The Hyundai Origin Myth Revealed: There’s A Ford In Your Pony

Most people in the US would tell you the Excel was the first Hyundai model. They’d be wrong. Most people in Canada would say that it is in fact the rear wheel drive Pony. They’d also be wrong. The Pony that came to Canada was actually the second generation of the Pony. Before that Hyundai built European Ford licensed cars. Hyundai got its automobile start in 1967 by building the Ford Cortina and Taunus under license. These Ford licensed cars were actually built right up until 1976.

A few years later Hyundai decided to develop their own car. The first step was to recruit George Turnbull who had recently left British Leyland. Turnbull immediately hired a few good men (Kenneth Barnett, John Simpson, Edward Chapman, John Crosthwaite and Peter Slater) from Britain. Turnbull also bought with him a pair of Morris Marinas to examine. The result was not a direct copy of the Marina but the unibody structure was very similar while the suspension was very similar to the Ford Cortina: MacPherson strut front suspension and a leaf sprung live rear axle.

In fact the rear axle is identical to the MkII Cortina which I exploited when I was building a Lotus Seven clone and found a low mileage Pony axle in the scrapyard. Mitsubishi overhead cam four cylinder engines of 1.2L or 1.4L and transmissions where used to complete the drivetrain. The styling was done by Giorgetto Giugiaro of Italdesign in Italy. An interesting side bar is the Hyundai Pony Coupé concept car (below) of 1974 also by Italdesign which was meant to raise the profile of Hyundai and their upcoming Pony on which it was based.

The Pony (below) was revealed to the world at the October 1974 Turin Motor Show. Starting in 1975 the Pony was sold only in the home market but then also overseas in 1976. The year 1978 was when the Pony was introduced to various European markets and by 1981 had found its way to the UK. By this time the Pony was offered in a variety of body styles from three and five door hatchbacks, pickup and station wagon.

The MkII Pony came about for 1982 and it was a mostly a styling update that brought it into the 80s with integrated impact bumpers, square headlamps, and a plastic grill. Body styles where reduced to just a five door hatchback with a two door pickup in available in some markets.

In 1984 Hyundai brought the Pony to Canada where it was a hit in the low priced segment populated previously by East European cars. There were a few changes for the Canadian market like beefier bumpers and the use of sealed beam headlights instead of the flush lights. Sadly only the four door body style was offered. While mechanically crude in many ways with manual choke, points ignition and live axle it became Canada’s bestselling car that year.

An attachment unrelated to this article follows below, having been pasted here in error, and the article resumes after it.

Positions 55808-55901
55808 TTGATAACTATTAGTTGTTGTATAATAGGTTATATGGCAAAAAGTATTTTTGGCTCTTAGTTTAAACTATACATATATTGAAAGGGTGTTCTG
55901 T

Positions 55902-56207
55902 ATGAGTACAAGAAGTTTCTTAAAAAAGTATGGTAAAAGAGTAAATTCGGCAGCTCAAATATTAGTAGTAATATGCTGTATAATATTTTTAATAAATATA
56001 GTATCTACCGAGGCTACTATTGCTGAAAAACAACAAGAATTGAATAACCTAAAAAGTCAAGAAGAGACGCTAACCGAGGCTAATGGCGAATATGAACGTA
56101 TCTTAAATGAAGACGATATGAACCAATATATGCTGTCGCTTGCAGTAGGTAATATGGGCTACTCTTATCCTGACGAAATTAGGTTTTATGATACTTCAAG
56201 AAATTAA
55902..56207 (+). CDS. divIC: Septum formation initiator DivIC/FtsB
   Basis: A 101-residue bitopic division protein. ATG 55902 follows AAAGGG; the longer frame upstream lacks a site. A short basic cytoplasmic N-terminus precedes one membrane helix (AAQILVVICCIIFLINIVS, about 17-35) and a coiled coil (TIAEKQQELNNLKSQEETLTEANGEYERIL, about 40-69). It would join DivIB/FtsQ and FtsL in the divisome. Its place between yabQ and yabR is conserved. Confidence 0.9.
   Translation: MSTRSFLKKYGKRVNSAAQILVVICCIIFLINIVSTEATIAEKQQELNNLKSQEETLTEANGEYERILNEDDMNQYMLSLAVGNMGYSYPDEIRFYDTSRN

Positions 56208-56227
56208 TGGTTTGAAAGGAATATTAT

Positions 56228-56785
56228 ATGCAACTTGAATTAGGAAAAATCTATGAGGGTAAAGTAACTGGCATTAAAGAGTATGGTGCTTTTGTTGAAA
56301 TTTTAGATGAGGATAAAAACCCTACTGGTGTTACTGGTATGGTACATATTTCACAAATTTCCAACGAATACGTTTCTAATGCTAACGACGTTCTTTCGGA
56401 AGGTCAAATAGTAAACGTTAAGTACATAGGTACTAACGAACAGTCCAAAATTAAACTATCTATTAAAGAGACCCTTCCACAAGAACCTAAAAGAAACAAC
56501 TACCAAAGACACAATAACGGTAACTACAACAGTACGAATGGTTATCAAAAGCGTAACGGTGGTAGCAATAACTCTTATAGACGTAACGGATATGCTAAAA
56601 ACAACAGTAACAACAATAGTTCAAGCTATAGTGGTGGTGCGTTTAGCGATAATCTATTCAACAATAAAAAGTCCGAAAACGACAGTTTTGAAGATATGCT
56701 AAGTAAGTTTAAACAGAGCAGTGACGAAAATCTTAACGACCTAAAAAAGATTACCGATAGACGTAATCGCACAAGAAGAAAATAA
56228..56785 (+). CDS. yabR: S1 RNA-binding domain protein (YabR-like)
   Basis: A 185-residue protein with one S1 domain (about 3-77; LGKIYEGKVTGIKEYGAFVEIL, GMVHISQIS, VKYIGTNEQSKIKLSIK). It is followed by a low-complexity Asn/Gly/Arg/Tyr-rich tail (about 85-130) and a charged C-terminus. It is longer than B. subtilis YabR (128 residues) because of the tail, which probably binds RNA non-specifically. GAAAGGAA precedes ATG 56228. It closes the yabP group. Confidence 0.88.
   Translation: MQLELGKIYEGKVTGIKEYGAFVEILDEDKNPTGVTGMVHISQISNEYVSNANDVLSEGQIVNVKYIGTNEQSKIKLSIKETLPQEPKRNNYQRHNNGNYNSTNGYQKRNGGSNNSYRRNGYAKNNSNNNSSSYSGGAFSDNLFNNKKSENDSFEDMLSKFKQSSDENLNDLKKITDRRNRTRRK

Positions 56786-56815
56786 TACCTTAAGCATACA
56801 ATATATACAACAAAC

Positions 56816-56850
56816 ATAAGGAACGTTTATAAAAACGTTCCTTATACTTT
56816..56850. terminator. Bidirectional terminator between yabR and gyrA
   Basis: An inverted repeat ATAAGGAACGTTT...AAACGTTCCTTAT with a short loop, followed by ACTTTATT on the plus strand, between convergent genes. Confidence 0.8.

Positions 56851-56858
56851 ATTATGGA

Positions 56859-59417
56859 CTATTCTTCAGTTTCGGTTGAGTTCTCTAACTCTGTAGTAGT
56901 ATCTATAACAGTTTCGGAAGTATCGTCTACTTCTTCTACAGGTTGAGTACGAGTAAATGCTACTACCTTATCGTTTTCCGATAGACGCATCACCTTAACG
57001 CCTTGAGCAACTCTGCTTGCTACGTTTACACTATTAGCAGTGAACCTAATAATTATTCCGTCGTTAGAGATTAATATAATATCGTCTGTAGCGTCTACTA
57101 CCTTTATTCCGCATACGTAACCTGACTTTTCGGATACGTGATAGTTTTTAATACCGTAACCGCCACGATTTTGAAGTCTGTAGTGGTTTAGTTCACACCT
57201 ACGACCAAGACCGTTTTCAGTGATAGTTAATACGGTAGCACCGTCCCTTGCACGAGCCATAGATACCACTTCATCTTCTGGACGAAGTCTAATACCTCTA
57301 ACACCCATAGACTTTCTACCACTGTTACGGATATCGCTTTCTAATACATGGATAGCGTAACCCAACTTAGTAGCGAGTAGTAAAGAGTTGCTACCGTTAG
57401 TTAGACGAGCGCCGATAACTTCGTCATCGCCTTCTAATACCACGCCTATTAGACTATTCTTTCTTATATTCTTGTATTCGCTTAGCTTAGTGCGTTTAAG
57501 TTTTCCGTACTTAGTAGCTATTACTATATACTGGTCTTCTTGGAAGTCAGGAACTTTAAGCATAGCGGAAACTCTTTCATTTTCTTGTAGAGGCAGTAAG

A cut rate price Chevrolet Chevette is probably an accurate comparison. Canada never did get the 1.2L engine but started off with the 70hp 1.4L engine paired with four speed manual or a five speed manual in higher trim levels and optional three speed automatic. All Ponys had front disc and rear drum brakes.

In 1985 a 74hp 1.6L engine from the larger Stellar became available and with the bigger capacity engine A/C was offered for the first time. This 1.6L engine had seen duty in Mitsubishi Colts and its Mopar branded siblings of the 70s. I had a Hyundai Stellar with the 1.6L and five speed combination and while no performance dynamo it was quite an agreeable combination.

Trim lines included L, GL and GLS. The L being base with GL offering five speed transmission, uprated trim, tinted windows, clock, rear wiper/washer. GLS added even better trim including cloth seats and a AM/FM/tape stereo. Power steering available as an extra as well as A/C (with the 1.6L). Dealer add-ons included rear window louvers, air dams, spoilers, and fog lamps. Canadian sales went right through 1987 with it even being sold side by side with the front wheel drive Excel for a time. The early cars can be identified by the “HD” logo on the grill with later ones (after mid 1985) with the Hyundai lettering on the driver’s side of the grill.

The Pony was never sold in the US due to its inability of meeting emission standards. The US market Excel was initially going to be called the Hyundai Pony Excel but the Pony name was dropped before the first US sales. In Europe the Excel replaced the Pony and even continued with the Pony name. South Korea was the last market to offer the classic Pony and sales finally ended in 1990.

Sadly it is rare to see a Pony on the street these days. This local one has a very whimsical Mario Kart theme.

Out East rust killed them off very quickly. Simple neglect and lack of value killed them off in the West. Mechanically they seemed to be more robust than the Excel that followed. I’m more likely to see one in the scrapyard than on the road and even those spottings are slowing down.